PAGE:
Between investment portfolios, asset management, and regular conversations about HODLing, there isn’t much talk of charitable deeds. Cryptocurrency has been tarnished with many brushes, from criminal use to tax evasion and selfish personal gain. But it doesn’t have to be that way. Cryptocurrency can have a strong philanthropic impact as well. At the very least, donors giving in Bitcoin can slate it as a tax write-off.
In today’s competitive climate, charities don’t have it easy. With 1.5 million registered nonprofits in the United States alone, they have to fight tooth and nail to be heard. They come up against donor apathy, marketing and operational costs, and each other, in the battle for people’s hearts – and wallets. For a charity to survive in this cutthroat world, they need as many ways to appeal to donors as possible.
Online donations are rising in popularity, particularly among millennial donors. And since millennials also make up the majority of crypto users, it makes sense for charities to accept Bitcoin and other cryptocurrency donations. This will help them appeal to a modern, tech-savvy donor for which social responsibility is a native trait.
There are several blockchain companies making strides in this space to bridge the gap between nonprofits and donors, allowing users to offset some of their investment gains by contributing to philanthropic ventures. And with so much potential wealth to go around, this number will hopefully rise. For now, here are the top three blockchain companies for those who want to give something back.
BitGive was founded in 2013 and is the first Bitcoin nonprofit to appear in the space. The idea behind BitGive is to give charities of all sizes an easier way to receive Bitcoin donations. Already establishing key partnerships with well-known charities and nonprofits, including Save the Children and The Water Project, BitGive is also working to allow the smaller players to get attention.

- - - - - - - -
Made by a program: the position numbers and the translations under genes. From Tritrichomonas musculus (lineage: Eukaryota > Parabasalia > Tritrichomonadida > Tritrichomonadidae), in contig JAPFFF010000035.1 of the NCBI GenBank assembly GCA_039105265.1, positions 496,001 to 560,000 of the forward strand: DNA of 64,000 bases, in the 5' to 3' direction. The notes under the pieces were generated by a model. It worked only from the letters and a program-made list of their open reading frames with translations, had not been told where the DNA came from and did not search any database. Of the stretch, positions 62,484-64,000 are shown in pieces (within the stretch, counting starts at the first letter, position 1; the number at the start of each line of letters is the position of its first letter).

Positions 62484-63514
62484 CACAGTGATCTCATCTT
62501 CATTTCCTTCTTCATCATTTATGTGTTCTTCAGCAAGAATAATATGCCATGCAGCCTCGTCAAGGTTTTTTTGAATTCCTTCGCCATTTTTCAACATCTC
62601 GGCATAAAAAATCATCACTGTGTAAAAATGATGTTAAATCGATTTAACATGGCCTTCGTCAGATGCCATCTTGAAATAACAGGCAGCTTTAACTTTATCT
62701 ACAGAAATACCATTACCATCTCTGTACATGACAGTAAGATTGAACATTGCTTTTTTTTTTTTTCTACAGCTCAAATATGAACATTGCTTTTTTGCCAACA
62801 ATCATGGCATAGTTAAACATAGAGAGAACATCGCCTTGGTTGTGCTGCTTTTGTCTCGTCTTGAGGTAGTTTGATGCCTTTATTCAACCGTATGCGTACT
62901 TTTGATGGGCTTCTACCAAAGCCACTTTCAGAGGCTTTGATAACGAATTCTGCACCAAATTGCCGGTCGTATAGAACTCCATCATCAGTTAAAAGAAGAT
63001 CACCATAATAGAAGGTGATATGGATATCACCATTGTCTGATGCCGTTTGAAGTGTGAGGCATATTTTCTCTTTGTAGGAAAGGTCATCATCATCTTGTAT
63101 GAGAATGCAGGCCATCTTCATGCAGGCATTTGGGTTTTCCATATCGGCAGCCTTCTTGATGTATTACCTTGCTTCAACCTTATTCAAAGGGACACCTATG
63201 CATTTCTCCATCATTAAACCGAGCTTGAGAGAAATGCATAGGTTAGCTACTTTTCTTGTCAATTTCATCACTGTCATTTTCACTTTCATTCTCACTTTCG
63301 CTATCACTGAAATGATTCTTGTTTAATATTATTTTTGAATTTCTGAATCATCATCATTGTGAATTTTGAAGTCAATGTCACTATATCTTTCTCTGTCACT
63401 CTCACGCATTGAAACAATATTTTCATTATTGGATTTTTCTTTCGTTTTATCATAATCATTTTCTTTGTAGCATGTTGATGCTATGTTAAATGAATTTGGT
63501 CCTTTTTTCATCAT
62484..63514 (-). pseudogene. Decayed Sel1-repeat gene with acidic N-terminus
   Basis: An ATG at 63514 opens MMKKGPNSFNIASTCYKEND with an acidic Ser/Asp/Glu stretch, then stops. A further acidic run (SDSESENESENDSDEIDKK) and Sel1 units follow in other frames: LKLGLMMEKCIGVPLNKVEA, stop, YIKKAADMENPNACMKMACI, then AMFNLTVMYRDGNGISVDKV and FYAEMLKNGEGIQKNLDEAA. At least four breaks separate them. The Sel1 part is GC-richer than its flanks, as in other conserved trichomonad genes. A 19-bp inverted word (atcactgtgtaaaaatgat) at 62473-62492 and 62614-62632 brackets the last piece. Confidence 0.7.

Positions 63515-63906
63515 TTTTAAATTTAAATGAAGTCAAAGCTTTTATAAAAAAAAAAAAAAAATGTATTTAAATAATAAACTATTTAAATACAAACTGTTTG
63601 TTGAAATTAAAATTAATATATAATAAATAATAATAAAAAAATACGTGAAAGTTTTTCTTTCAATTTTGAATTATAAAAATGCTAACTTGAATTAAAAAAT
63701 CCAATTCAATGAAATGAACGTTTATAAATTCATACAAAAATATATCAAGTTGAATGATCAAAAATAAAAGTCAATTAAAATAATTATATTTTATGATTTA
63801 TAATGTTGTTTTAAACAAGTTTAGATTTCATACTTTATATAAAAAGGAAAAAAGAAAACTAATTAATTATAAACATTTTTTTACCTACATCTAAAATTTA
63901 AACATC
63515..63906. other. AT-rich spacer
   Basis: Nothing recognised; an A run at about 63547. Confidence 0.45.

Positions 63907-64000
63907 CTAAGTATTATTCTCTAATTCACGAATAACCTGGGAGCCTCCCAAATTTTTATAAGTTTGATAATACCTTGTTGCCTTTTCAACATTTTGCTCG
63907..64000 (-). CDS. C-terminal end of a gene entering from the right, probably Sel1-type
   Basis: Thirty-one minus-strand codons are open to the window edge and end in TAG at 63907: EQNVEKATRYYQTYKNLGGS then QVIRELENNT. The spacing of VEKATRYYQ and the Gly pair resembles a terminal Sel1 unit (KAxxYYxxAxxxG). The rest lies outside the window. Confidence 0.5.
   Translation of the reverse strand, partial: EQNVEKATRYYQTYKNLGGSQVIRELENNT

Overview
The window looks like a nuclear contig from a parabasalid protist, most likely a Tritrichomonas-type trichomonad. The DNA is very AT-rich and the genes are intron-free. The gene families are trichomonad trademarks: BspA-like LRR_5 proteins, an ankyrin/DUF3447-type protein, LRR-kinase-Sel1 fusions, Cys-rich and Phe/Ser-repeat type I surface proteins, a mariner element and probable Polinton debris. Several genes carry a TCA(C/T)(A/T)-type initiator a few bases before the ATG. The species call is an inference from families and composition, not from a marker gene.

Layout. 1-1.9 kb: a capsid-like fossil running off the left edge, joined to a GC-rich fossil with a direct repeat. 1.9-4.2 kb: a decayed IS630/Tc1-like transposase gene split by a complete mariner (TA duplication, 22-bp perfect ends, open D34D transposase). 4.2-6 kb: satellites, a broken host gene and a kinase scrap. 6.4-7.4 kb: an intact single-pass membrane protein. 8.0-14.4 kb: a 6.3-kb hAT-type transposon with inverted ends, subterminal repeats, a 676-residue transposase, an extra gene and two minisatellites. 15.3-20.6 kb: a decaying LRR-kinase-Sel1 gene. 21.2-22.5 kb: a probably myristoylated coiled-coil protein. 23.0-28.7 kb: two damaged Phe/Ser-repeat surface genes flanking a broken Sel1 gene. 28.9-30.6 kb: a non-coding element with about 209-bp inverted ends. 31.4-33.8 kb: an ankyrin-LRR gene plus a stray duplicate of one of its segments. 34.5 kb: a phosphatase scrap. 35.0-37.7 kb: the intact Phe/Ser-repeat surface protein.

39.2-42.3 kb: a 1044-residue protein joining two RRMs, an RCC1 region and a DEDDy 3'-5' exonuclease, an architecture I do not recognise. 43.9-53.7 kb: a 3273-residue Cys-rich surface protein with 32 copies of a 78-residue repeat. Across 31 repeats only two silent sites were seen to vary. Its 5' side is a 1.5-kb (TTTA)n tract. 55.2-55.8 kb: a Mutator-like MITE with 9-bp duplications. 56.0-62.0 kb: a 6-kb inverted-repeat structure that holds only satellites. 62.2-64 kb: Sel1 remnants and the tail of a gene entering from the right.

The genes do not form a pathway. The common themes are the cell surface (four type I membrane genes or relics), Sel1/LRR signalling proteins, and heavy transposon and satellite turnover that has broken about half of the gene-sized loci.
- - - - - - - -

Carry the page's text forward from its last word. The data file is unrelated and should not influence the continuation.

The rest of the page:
Through their donation platform, nonprofits can receive the funds they need to finance their work. And BitGive can supply donors with a highly-demanded ingredient – accountability.
Millennials often hold back from giving because they are skeptical of charities and how their money is spent. BitGive allows charities to share financial information and updates on project results and funds spent in real time.
New to the blockchain space, AidCoin is taking a different approach by launching their own cryptocurrency. The premise is the same: allowing donors to unite with charities through the blockchain, and to do so with transparency and accountability. However, there are a few notable differences.
AidCoin is based on the Ethereum blockchain, and donors must purchase the AidCoin token in order to give. Beyond the established names in the space, AidCoin is aimed at uniting small and niche causes with potential donors to help them raise awareness. It makes simple, anonymous online donations easy with every cent traced and accounted for.
The startup is currently building a payment gateway which will enable charities and nonprofits to accept donations in the form of various cryptocurrencies through their own websites. They will then be instantly converted into AidCoin so that charities can administer all donations from one single wallet.
1. Commit Good
Commit Good is a reward-based, charitable marketplace, fundraising platform, and philanthropic ecosystem built on blockchain technology. This project recently announced its “Currency of Good” campaign, which will award a $10,000 grant each month to the charitable organization that receives the most votes from Commit Good platform users.
In partnership with Financial Trading Group (FTG), the Currency of Good Campaign allows a charitable organization to post projects that are currently underway on the Commit Good Platform. Once on the platform, charitable organizations can request items that are needed to complete their projects. As projects are completed, the Commit Good user base votes on the most impactful project in a given month. The project with the most votes is awarded the grant.
Some of the listed charities include Habitat for Humanity, Catholic Charities, Ronald McDonald House, and Feed the Children. But the database is large and global, aiming to shine a light on smaller charities that often struggle to stay afloat.
With more than 3 billion people living in poverty, there’s a lot of work to be done. Through transparent platforms using blockchain tech and allowing for cryptocurrency donations, we can start to make an impact.